Chemicals In Your Couch Could Stunt Kid's IQs; Tycho Brahe Wasn't Poisoned

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Discovered: PBDEs in common household items hinder brain development; 16th century astronomer didn't die from mercury poisoning; brain activity translated into music; belly buttons are swarming with bacteria. 

PBDEs stunt childhood brain development. The chemicals that keep your couch from catching on fire may be the very same chemicals that stunt your children's brain development. By studying pregnant women and their children seven years in the future, researchers from the University of California, Berkeley have linked polybrominated diphenyl ethers (PBDEs) with reductions in attention, fine motor coordination, and IQ levels in children who were exposed to them at a young age. These chemicals can be found in furniture, electronic devices, carpeting, upholstery and other common consumer products made before 2004, when the chemicals were widely banned. "This is the largest and most comprehensive study to date to examine neurobehavioral development in relation to body burden measures of PBDE flame retardants," says lead researcher Brenda Eskenazi. "We measured PBDEs both in the mothers during pregnancy and in the children themselves. It shows that there is a relationship of in utero and childhood levels to decrements in fine motor function, attention and IQ." [University of California, Berkeley]

No plot against Tycho Brahe. 16th century Danish nobleman Tycho Brahe is a legend amongst astronomers. He laid much of the groundwork for the field, and managed to be absolutely crazy while doing it. He's the kind of guy who loses his nose in a duel, then walks around with a shiny brass prosthetic in its place for the rest of his life. With traces of mercury found on Brahe after his death, some speculated that he might've been poisoned. Theories abounded as to who would've had the motive to off Brahe, with chief suspects being the Danish king and competing astronomer Johannes Kepler. But researchers led by Dr Jens Vellev, from Denmark's Aarhus University found that there wasn't enough mercury to deliver a fatal blow. "There was mercury in the beard," Vellev says. "But the amount of mercury was as you see in people [alive today]." With mercury poisoning crossed off the list, scientists now believe Brahe died of a bladder infection. Apocryphal sources say that he once refused to leave the banquet table to relieve himself, causing the rupture that would kill him 11 days later. [BBC News]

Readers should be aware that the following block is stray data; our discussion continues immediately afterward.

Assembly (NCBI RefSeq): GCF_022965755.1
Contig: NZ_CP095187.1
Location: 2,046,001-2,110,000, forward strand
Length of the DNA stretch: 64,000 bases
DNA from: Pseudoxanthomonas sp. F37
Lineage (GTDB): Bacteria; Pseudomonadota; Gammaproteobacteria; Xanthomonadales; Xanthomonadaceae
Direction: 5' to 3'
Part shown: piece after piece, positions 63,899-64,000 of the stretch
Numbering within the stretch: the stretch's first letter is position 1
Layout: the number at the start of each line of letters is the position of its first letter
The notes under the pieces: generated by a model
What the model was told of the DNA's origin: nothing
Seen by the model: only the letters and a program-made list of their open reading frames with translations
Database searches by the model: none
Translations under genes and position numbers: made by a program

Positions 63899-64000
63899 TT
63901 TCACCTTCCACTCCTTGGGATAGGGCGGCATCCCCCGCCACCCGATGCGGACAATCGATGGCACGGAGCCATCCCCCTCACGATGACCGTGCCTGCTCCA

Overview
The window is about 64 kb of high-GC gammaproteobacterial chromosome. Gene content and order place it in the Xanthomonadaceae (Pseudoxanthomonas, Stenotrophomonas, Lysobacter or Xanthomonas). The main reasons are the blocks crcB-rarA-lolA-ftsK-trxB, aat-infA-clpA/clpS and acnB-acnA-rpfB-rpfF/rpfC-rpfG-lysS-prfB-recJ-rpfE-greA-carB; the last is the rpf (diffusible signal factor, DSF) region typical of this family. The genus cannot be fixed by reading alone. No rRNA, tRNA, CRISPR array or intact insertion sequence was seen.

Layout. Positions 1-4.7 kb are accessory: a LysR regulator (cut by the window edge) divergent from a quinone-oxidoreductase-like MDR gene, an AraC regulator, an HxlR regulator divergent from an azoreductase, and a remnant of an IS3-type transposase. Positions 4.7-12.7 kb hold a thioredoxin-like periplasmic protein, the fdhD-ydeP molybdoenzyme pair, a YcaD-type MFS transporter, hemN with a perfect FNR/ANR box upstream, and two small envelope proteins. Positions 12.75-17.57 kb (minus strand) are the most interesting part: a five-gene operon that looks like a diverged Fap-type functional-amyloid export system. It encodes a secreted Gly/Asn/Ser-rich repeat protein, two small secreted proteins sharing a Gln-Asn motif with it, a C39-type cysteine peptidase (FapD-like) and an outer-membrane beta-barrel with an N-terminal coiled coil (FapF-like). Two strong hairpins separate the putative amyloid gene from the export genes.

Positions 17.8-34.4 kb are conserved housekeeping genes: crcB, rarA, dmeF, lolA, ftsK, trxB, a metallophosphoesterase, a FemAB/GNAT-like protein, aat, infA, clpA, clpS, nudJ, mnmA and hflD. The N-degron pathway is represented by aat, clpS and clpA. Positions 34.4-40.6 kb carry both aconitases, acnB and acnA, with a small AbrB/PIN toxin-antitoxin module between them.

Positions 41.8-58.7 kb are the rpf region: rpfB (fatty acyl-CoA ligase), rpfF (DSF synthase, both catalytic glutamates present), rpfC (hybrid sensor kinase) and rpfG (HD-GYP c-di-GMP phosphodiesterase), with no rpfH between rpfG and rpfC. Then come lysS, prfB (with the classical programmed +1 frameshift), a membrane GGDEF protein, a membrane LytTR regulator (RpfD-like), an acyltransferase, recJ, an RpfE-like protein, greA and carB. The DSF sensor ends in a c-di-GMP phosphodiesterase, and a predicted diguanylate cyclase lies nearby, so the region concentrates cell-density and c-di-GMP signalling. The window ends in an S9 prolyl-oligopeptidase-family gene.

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Straight off the dome. Every composer necessarily uses their brain to write music, but new technology makes it so that they can draft scores without even consciously trying. Neuroscientists led by Jing Lu and Dezhong Yao of China’s University of Electronic Science and Technology developed a way to translate brain activity into music using EEG and fMRI technology. Electrical fluctuations control pitch, and blood flow regulates volume for these piano scores. The result sounds about as frantic and scattered as you might imagine. In fact, it sounds a lot like free jazz improvisations. "We hope the on-going progresses of the brain signals-based music will properly unravel part of the truth in the brain," the researchers write. [Wired]

Belly buttons are a haven for bacteria. Just as each of us has our own unique genetic code, we each house a staggeringly diverse ecosystem of variegated bacteria—in our belly buttons. North Carolina University in Raleigh and the North Carolina Museum of Natural Sciences have teamed up to study these cultures, dubbing their project Belly Button Biodiversity. They swabbed hundreds of people's belly buttons, finding 2368 different types of bacteria, most of which didn't appear on more than 10 per cent of the samples. [New Scientist]

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